Charles Grapski, 43, was released from jail Thursday after he spent 91 days locked up on two misdemeanor charges.
A trial was held for the controversial political activist, known for going on hunger strikes protesting what he saw as his unfair jail sentences.
Grapski was arrested Oct. 12 after he reportedly broke the door window at the house of his friend of eight years and entered without permission while the man had guests over.
The first witness, owner of the house Mark Kiester, said he instructed one of the guests to call 911 after Grapski broke the window.
At the scene, Gainesville Police officers told Kiester to choose whether officers should write Grapski a notice to appear in court or physically arrest him, said State Attorney's Office spokesman Spencer Mann.
Kiester said he chose to have Grapski physically arrested because his guest wouldn't stay if Grapski was in the area.
Grapski was arrested at 3:13 a.m. and charged with criminal mischief and trespassing.
He was placed in the Alachua County Jail without bond because this arrest violated his terms of probation from two past felonies, Mann said. Grapski will go to trial for the felonies in the next two months.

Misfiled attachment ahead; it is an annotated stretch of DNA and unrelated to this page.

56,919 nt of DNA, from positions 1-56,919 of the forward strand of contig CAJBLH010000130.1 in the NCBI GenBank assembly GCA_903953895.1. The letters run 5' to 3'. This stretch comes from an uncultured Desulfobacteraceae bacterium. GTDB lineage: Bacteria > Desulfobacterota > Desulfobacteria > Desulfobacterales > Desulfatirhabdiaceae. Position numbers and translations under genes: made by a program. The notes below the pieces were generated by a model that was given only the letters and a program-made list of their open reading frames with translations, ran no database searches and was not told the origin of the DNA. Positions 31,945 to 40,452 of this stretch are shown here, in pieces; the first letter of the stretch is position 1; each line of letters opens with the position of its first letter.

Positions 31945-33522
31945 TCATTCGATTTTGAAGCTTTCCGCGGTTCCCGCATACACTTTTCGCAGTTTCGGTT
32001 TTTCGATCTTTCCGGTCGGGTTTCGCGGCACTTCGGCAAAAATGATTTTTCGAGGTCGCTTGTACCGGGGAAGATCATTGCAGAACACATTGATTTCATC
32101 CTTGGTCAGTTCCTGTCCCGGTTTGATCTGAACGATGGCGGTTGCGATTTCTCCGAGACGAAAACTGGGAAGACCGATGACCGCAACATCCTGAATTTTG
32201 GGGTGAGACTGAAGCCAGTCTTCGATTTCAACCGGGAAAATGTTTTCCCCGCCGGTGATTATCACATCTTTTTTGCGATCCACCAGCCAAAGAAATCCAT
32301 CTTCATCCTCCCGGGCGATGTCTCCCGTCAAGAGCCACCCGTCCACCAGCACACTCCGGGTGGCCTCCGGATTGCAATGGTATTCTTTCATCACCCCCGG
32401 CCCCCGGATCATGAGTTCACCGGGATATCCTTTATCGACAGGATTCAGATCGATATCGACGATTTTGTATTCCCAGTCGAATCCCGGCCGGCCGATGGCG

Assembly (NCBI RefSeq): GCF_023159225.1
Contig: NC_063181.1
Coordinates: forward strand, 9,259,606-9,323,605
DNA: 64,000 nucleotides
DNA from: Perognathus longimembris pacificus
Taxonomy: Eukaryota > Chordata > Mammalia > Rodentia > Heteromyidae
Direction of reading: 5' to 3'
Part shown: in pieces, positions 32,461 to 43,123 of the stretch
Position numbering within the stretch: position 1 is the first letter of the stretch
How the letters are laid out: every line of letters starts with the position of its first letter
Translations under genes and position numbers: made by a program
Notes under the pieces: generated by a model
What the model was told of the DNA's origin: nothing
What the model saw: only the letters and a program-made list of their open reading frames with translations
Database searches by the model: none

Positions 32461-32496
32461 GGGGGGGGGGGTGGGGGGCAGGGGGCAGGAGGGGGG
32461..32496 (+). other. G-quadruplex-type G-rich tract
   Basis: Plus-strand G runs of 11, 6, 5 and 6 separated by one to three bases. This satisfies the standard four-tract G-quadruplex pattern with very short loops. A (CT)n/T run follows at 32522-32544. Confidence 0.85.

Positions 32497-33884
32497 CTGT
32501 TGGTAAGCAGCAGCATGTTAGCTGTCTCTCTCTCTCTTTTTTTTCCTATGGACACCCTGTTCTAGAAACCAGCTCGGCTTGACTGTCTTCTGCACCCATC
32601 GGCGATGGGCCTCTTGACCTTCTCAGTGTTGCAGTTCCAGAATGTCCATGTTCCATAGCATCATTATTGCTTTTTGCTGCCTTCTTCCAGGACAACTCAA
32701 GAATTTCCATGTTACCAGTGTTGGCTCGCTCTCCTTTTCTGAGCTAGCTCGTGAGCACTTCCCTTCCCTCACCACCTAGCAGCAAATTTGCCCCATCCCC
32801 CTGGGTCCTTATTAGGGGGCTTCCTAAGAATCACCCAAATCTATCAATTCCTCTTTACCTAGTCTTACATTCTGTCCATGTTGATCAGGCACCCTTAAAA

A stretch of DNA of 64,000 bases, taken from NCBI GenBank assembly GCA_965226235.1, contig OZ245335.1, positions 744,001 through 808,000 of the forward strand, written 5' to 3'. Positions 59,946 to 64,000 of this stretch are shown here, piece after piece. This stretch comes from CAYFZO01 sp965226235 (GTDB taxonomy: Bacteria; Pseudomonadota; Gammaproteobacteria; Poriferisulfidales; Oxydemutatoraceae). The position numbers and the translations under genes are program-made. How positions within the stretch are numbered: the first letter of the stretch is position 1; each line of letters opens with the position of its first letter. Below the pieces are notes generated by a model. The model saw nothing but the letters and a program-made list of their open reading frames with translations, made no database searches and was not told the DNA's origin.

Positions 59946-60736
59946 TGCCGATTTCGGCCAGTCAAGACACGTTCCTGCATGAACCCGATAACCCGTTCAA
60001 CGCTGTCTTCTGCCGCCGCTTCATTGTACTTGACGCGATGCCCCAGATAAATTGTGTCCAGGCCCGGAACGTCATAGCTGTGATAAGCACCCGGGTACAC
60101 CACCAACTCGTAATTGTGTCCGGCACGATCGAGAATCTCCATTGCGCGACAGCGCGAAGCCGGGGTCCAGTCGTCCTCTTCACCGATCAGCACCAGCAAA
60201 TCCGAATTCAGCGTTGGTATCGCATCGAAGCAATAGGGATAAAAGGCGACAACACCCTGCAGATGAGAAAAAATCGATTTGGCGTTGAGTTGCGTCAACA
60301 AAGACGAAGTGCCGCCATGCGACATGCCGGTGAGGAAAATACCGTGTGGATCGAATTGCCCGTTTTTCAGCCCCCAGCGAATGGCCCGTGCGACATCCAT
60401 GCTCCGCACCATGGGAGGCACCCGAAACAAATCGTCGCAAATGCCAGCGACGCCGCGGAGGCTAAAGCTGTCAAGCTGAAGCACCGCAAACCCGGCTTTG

About a week later, Kiester went to the State Attorney's office to explain what happened before the arrest.
He told Attorney David Margolis that Grapski was knocking on the door asking to come in after Kiester had told him to leave. After breaking the glass, he entered the kitchen through a side door and asked Kiester to help him find his glasses, the GPD arrest report stated.
On Dec. 16, Kiester e-mailed the State Attorney's office asking for charges against Grapski to be dropped. He told the court that when he first spoke to Margolis he was still shaken and not thinking clearly.
Kiester had previously told the State Attorney's office that Grapski was following him around the house shouting at him. But at the trial, Kiester said Grapski was kindly asking for his glasses.
Kiester added that he thinks Grapski unintentionally broke the window.
Grapski's defense attorney, Stephen Bernstein, asked Kiester if he had spoken to anyone that may have influenced his decision to drop the charges, and Kiester said he hadn't been influenced.
Despite Kiester's request, the State Attorney's office had believed that Kiester was pressured into the decision and refused, Mann said.
Grapski pled no contest to disorderly conduct. Judge Thomas Jaworski found him guilty of that charge, reinstated bond and sentenced him to six months probation, during which he cannot drink or come in contact with Kiester, Mann said.
Both misdemeanor charges were dropped and Grapski was told he would be let out of jail later that evening.
Because he was in jail for three months, there will be three months taken off his probation time.